Question about forcing fsck at boottime

Chris Rees utisoft at
Tue Mar 31 04:03:12 PDT 2009

2009/3/31 manish jain <invalid.pointer at>:

> BTW, a lot of people who posted replies thought I was not aware that a preen
> is always executed at startup. When I said I wanted to force an fsck, I
> meant 'fsck -fy'. As for background checks, they are - in my opinion - a
> real nightmare. Even though I am just a learner on FreeBSD still, I can
> assure anyone, putting background_fsck="NO" into your rc.conf is one of the
> best things you can do.
> As for the reason why I want to force fsck is that it has now happened 3
> timed that, after a clean and proper shutdown - with no foreign filesystems
> mounted, FreeBSD has complained on system restart (twice on a 5.x
> distribution I had briefly used and now once on 7.1) that / was not properly
> unmounted. Having bgfsck enabled is like inviting a dragon to dinner when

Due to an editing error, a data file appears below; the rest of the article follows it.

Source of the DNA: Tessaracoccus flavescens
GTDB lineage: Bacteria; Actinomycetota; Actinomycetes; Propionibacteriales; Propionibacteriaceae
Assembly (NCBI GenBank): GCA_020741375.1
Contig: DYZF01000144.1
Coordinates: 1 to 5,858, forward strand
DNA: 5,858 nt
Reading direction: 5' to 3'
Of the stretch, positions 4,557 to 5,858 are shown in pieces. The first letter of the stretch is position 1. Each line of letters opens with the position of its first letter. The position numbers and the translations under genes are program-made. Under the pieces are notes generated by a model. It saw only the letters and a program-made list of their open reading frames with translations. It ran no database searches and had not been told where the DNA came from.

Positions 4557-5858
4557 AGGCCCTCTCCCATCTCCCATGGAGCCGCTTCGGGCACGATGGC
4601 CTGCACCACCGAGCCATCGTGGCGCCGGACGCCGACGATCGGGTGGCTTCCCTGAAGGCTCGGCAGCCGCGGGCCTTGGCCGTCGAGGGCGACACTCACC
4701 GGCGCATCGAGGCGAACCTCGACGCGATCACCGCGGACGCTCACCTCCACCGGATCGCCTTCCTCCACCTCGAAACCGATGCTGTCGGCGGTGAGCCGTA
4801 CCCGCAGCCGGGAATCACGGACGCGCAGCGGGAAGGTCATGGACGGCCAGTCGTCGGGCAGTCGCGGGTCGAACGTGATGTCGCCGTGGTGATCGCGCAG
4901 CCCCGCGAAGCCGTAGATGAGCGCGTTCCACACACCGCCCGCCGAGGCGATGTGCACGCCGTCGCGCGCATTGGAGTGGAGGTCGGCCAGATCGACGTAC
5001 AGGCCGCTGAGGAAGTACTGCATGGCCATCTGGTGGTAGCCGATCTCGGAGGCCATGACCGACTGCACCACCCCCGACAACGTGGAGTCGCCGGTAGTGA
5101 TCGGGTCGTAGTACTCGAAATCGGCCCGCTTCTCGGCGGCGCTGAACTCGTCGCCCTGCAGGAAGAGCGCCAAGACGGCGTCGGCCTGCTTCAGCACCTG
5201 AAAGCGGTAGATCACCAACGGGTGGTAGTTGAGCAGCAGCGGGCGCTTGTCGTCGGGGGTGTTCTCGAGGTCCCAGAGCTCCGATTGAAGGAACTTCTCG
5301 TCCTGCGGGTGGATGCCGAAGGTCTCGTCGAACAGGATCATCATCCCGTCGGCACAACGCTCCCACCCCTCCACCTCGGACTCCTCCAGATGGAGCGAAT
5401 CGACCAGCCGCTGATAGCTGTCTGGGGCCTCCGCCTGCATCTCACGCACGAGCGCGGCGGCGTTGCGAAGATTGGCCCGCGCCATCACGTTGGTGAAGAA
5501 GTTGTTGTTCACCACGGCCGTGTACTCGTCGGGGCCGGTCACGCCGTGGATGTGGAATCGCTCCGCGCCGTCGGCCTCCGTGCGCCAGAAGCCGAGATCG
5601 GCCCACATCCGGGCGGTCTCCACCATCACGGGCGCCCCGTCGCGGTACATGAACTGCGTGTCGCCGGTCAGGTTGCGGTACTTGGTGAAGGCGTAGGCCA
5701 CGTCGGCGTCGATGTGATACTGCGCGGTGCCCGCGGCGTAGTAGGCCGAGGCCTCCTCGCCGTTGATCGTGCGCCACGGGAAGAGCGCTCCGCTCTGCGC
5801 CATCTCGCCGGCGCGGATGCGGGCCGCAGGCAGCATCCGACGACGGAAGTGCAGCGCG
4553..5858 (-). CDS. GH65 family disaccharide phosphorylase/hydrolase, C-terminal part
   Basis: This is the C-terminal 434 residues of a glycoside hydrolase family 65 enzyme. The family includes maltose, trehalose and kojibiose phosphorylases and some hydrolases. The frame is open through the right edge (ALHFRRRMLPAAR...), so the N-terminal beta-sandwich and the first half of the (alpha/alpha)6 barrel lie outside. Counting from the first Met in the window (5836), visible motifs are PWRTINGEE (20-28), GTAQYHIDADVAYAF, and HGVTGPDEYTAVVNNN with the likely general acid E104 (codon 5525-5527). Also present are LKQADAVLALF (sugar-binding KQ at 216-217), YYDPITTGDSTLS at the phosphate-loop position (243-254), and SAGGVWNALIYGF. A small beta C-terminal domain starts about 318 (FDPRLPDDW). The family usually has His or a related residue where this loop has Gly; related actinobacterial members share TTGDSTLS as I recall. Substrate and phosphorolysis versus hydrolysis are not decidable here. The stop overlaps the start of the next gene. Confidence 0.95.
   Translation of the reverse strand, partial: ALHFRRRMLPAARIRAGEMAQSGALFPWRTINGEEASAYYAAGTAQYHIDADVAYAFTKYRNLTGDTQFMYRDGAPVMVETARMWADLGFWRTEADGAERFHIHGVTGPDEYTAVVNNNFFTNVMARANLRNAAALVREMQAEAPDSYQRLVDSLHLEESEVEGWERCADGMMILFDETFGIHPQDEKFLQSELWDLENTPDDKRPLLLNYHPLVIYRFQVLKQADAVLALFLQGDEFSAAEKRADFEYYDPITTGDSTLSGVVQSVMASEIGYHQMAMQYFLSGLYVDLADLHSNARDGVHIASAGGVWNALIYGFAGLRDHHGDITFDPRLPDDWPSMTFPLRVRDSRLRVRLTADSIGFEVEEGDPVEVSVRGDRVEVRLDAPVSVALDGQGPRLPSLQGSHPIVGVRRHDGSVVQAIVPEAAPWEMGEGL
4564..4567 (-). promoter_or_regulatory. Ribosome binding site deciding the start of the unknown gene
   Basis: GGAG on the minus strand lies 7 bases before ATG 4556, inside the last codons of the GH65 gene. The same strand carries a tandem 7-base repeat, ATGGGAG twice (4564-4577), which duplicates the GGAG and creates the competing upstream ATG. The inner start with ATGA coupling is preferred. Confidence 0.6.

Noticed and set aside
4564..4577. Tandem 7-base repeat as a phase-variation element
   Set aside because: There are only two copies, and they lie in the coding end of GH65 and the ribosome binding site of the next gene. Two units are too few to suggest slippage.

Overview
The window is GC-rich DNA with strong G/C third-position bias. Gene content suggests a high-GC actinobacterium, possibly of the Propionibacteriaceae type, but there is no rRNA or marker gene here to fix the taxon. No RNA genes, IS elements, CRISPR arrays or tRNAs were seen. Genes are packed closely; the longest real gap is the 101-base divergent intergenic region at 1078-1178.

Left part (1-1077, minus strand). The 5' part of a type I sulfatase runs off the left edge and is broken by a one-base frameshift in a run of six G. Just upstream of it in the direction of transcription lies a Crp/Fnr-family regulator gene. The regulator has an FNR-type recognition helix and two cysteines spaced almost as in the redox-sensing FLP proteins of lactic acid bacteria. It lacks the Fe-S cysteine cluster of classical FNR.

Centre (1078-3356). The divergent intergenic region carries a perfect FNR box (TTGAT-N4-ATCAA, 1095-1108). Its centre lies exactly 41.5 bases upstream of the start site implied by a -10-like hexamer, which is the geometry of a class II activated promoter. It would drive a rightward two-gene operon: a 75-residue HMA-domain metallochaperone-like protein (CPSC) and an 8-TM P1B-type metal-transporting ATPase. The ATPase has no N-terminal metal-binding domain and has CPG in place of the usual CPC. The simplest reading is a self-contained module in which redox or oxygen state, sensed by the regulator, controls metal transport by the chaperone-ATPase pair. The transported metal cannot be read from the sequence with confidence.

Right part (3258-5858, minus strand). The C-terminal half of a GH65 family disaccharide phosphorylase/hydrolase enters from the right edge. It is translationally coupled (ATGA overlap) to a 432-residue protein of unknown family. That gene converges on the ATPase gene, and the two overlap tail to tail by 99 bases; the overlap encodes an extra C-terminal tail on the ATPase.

> this happens.

Sorry, but I have to disagree. The filesystem that FreeBSD uses (UFS
to some, FFS to others) has a feature known as 'snapshots', something
alien to people in the Linux world. What this means, is that one can
take a 'snapshot' of a drive's state (somewhat like a versioning tag),
and mount, dump, OR fsck it. The point of a background fsck is that
the SNAPSHOT is fsck'd, and only if there is a problem (which there
usually isn't, due to soft-updates meaning that data are rarely lost
on power loss) does fsck require write access to the volume in

This is also why you can dump a live filesystem in FreeBSD.

Just to reiterate something said a thousand times, there is NOTHING
WRONG with background fscks, and just because something doesn't work
well for GNU/Linux doesn't mean it doesn't work with FreeBSD. There
are many differences, after all.


A: Because it messes up the order in which people normally read text.
Q: Why is top-posting such a bad thing?
A: Top-posting.
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